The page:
> Jein. It's at best better than what was before--those carriers and manufacturers that don't wish to limit their customers' freedom have the option. At worst, it's no different--those carriers and manufacturers that *do* wish to limit their customers' freedom are free to do so, from just making their software proprietary all the way to creating hardware checks to make sure the customer isn't doing things that the carrier/manufacturer doesn't wish them to with the customer's own device.
It goes both ways. That is why it's a huge improvement over what we have with the iphone and such.
It's just as valid to state:
"Android provides for customers who don't care about being locked down to be locked down while other customers that don't want that do not have to put up with that at all."
Despite all the rhetoric about DRM and locked down Android phones there exist plenty of phones that do not refuse to boot unofficial versions of the firmware. In fact that majority of Android phones do NOT place much real restrictions on the phone at all except that they do not provide a easy way to get root.
For people that DO care about their software freedom they can very happily use many popular Android phones with almost completely open source firmware if they wish. (still remains the chronic issues with drivers and such).
It is far from necessary to figure out ways to force handset makers to be open... the open source community's #1 job in promoting open platforms is to provide a way for users that want freedom to have it and to make freedom as attractive as possible.
Lets not also forget that Android is Linux's #1 success story in the consumer market.
Google scored a hit in a major way. In the USA market Android already has surpassed iPhone and Blackberry in a fantastic manner and by the end of this year it's going to be close to selling more phones then RIM and Apple _combined_ and will probably surpass the entire _total_ iOS sales (iPhone, iTouch, + iPad) by the end of next year.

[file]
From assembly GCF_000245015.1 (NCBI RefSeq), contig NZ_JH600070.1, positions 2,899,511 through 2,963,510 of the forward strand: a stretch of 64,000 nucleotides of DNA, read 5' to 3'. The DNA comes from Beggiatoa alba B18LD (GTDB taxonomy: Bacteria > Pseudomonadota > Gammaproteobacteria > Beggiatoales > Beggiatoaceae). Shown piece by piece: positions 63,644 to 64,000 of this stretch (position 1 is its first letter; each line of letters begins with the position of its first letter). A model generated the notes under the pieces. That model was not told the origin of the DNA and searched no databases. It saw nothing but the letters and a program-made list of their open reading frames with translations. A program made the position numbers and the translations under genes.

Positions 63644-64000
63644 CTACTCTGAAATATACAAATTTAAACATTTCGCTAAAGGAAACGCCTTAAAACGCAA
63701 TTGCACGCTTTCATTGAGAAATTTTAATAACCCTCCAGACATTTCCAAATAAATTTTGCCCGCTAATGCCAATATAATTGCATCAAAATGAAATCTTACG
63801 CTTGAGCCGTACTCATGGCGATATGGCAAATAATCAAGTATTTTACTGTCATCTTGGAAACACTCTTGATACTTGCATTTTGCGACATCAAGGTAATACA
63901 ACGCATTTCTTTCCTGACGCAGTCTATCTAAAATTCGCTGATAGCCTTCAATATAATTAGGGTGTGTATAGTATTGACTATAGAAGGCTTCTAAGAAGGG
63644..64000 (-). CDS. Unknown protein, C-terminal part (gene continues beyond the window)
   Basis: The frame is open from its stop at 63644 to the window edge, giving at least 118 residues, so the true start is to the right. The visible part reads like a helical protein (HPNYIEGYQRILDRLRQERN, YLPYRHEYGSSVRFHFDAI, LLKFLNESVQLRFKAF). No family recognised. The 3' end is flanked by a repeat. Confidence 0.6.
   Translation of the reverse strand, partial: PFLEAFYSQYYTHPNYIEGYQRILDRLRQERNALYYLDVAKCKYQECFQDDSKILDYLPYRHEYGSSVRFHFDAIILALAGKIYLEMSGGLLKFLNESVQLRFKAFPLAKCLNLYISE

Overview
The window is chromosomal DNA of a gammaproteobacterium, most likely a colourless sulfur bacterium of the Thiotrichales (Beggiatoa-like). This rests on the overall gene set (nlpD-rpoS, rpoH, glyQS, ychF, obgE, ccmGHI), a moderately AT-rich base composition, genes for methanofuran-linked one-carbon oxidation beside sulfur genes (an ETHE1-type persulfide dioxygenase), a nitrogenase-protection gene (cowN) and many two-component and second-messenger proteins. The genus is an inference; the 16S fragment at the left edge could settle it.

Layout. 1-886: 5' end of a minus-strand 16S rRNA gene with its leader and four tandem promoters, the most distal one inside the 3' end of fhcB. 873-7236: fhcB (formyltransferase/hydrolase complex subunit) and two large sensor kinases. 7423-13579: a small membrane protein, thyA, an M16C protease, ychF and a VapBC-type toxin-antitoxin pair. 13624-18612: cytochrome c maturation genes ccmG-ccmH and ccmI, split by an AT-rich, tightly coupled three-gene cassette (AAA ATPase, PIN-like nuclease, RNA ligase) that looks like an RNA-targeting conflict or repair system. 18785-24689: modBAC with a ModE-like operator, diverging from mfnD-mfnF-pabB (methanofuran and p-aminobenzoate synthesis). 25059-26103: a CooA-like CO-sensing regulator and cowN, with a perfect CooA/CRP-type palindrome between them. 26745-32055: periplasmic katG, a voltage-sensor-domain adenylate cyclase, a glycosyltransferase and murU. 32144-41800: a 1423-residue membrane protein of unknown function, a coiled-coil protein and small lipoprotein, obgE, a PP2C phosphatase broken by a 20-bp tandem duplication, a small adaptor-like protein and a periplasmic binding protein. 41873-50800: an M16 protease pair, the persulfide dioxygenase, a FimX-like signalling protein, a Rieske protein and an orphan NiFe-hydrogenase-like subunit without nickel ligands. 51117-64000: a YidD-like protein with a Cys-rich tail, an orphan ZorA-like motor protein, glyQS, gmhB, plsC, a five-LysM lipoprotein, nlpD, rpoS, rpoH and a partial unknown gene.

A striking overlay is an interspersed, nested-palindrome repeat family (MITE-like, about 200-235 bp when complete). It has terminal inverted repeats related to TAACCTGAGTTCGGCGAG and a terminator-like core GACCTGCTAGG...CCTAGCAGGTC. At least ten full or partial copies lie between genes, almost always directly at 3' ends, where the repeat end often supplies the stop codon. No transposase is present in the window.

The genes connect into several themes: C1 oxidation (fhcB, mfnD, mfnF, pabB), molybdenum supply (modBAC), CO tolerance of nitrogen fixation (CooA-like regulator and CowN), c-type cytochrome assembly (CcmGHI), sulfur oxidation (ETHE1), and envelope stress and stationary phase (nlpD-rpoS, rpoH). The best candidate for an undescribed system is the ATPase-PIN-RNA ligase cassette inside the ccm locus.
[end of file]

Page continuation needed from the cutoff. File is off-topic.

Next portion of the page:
Google is activating over 200,000 Linux phones _a_day_.
Millions are sold every month and within a year or two it's going to be the #2 mobile operating system in the world. Only to be second to Nokia's Symbian.
This is simply huge.
Going on about restrictions and carriers being a-holes and dwelling on the negative aspects of the phone industry... which is a reality that Android must operate in, is completely missing the point that a open source Linux operating system is quickly becoming utterly dominate.
Given the easy hackability of the majority of Android phones (the Droid-X is the only one that I know of that makes substantial technical barriers to third party firmware, there are probably others but they are in the minority) this has given the most people the easiest way to get out of running restrictive and closed operating systems.
For most phones the barriers to open firmware has more to do with the nature of the ARM platform itself then anything really intentional or anti-consumer/anti-freedom.
Sure sure Google did not follow the dogmatic rules setup by the GNU folks and built a lightweight OS for small systems using a lot of Java-like stuff instead of the traditional C Unix environment... but by doing so they have made a OS that is widely attractive,solves almost all the chronic application compatiblity issues that plague linux on the desktop, and yet is still majority open source.
This is a unprecedented success in the consumer area, which Linux has languished for years. Sure there are TiVos and such, but nothing multipurpose like Android is and nothing nearly as interactive.
This is a hugely positive step. No question about it.